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By Stephen Daniells
In the final part of our gut health series, NutraIngredients.com reviews the science behind the 'friendly bacteria' and the prebiotics fibres that 'fuel' them.
The gut health market is dominated by probiotics and prebiotics. As science continues to expand our understanding of the effects of modulating the intestinal microflora we see that beneficial gut health may only be the tip of the iceberg.
According the FAO/WHO, probiotics are defined as "live microorganisms which when administered in adequate amounts confer a health benefit on the host". Prebiotics are "nondigestible substances that provide a beneficial physiological effect on the host by selectively stimulating the favourable growth or activity of a limited number of indigenous bacteria".
Prebiotics are defined as: "A selectively fermented ingredient that allows specific changes, both in the composition and/or activity in the gastrointestinal microflora, that confers benefits upon health wellbeing and health." (2004)
Specific strains of probiotic bacteria exert different effects, and a generalisation of the category would be inaccurate and misleading. The effects of probiotic strains on gut health is well established, and an example of this ever-growing area involved a meta-analysis in The Lancet (2007, Vol. 369, pp. 1614-1620).
Australian reviewers reported that the risk of necrotising enterocolitis, one of the most common gastrointestinal problems in premature babies, may be cut by 74 per cent by probiotic supplementation.
However, in an editorial Parma University's Carlo Caffarelli and Sergio Bernasconi offered a note of caution that is applicable across the probiotic category.
"The analyses were based on clinical trials that tested different probiotics, such as Lactobacillus acidophilus, L casei GG, L bulgaricus, Bifidobacterium bifidum, B breve, B infants, B lactis, Streptococcus thermophilus, and Saccharomyces boulardii. Each strain is believed to have specific immunomodulatory properties," they said.
In terms of boosting immune function, Lactobacillus fermentum was recently reported to boost the immune health of long distance runners, protecting them from respiratory illnesses. The Lactobacillus strain was associated with an enhancement in the activity of T cells, key players in the immune system (Br. J. Sports Med., doi 10.1136/bjsm.2007.044628)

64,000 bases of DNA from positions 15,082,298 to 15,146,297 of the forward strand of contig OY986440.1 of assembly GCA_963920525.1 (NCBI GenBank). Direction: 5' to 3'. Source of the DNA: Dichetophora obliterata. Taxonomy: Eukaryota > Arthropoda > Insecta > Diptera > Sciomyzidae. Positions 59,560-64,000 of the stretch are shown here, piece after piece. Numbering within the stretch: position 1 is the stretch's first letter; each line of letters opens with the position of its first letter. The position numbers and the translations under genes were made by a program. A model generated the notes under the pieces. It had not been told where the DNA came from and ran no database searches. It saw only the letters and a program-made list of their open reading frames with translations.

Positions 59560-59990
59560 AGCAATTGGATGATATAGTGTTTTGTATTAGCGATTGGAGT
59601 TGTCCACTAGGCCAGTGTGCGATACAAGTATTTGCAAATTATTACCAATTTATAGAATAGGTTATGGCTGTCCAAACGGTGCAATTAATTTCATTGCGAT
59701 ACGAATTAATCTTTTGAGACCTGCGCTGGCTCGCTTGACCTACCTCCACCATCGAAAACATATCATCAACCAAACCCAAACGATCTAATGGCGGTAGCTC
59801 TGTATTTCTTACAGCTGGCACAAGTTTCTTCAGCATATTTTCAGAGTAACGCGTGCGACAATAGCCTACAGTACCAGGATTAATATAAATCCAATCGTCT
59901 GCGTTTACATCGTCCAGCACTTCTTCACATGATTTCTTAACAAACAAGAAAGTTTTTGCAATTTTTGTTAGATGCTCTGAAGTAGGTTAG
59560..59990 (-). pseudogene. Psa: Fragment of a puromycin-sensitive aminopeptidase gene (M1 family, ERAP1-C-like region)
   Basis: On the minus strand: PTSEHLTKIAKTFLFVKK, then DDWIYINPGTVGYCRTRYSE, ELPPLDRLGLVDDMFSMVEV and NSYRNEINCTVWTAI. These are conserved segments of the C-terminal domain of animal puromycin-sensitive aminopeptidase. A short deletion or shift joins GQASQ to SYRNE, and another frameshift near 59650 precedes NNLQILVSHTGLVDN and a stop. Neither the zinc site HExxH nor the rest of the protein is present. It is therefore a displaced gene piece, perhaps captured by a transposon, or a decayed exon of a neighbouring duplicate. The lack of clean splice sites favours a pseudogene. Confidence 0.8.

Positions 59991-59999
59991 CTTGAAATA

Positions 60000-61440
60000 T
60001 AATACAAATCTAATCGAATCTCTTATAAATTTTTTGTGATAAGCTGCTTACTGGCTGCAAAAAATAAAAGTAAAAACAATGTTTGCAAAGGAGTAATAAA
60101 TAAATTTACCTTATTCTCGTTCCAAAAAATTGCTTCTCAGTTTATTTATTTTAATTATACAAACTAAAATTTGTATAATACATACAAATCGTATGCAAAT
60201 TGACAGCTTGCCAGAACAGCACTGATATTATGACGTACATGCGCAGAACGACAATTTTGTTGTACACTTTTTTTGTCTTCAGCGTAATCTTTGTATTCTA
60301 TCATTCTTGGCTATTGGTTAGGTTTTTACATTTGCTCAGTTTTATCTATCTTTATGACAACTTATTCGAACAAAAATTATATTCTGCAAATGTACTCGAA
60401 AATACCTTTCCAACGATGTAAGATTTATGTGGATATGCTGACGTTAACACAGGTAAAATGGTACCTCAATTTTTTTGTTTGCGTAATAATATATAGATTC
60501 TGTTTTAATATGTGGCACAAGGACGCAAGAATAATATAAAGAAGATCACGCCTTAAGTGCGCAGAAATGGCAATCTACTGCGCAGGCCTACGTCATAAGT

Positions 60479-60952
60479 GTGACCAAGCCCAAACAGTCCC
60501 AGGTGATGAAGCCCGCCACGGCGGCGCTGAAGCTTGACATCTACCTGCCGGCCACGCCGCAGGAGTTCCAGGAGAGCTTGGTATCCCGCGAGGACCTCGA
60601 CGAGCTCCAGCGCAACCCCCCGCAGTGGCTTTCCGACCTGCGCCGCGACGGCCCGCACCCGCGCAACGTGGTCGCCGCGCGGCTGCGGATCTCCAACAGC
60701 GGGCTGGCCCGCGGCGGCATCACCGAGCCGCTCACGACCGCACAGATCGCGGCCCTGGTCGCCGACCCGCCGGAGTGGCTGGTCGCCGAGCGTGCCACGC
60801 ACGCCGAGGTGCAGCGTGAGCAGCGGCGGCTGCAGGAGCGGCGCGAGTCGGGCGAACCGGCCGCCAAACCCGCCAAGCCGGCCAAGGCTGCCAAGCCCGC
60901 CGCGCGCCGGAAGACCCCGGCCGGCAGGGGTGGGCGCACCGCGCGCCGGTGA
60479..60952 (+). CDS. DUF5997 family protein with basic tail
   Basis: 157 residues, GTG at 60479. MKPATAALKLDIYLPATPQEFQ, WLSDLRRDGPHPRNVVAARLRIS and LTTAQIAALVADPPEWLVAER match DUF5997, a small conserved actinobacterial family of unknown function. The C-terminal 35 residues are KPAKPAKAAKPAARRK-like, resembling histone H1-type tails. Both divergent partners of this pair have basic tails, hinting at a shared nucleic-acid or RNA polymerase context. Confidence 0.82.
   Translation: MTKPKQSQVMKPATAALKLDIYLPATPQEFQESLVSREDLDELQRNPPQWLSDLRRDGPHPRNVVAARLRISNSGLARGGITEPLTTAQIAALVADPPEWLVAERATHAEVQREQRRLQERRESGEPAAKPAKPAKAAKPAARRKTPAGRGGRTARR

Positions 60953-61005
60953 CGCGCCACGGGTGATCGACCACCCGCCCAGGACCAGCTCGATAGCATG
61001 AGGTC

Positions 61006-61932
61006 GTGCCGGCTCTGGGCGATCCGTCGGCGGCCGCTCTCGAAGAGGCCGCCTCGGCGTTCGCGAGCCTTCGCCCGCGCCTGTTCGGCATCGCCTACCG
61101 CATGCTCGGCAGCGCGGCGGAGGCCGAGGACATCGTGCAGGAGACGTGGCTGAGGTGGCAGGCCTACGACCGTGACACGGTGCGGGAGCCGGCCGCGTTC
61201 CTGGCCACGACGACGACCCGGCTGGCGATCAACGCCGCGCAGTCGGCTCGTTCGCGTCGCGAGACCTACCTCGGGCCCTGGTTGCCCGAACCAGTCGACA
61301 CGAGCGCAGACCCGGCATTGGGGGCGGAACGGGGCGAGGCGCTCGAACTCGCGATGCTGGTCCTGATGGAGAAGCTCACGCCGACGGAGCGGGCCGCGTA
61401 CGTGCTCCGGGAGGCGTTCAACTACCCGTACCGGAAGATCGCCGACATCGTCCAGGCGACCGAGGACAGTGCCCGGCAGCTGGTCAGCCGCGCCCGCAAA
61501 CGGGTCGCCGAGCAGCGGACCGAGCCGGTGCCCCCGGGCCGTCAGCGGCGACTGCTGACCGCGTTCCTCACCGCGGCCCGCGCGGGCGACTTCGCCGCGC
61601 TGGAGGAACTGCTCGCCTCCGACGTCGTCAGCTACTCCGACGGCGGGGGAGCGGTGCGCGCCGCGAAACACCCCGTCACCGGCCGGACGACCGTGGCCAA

In the human study of its kind, scientists at the Institute of Food Research (IFR) reported that Lactobacillus casei Shirota may modulate the immune response to grass pollen, and help hay fever sufferers (Clin. Exp. Allergy, doi: 10.1111/j.1365-2222.2008.03025.x)
An improvement in the immune function of white blood cells in alcoholics has also been reported by a small study by researchers at University College London. This study also used Lactobacillus casei Shirota supplements (J. Hepatology, doi: 10.1016/j.jhep.2008.02.015)
Another area with considerable research, and yet apparently overlooked because of the nature of the condition, is bacterial vaginosis, a problem that affects about 30 per cent of women between the ages of 14 and 49.
Extensive research by Gregor Reid from the Canadian R&D Centre for Probiotics at the Lawson Health Research Institute, and The University of Western Ontario, led to the conclusion that the combination of two particular strains - GR-1 (Lactobacilli rhamnosus) and RC-14 (Lactobacilli reuteri) - provide the greatest benefit for the relief and prevention of bacterial vaginosis.
Probiotic strains have also been reported to reduce abdominal pain and nausea/vomiting linked to stress (Nutr. Res., Jan. 2008, Vol. 28, pp. 1-5), constipation (Nutr. J., 2007, 6:17 doi:10.1186/1475-2891-6-17), and diarrhoea (British Medical Journal, doi:10.1136/bmj.39231.599815.55).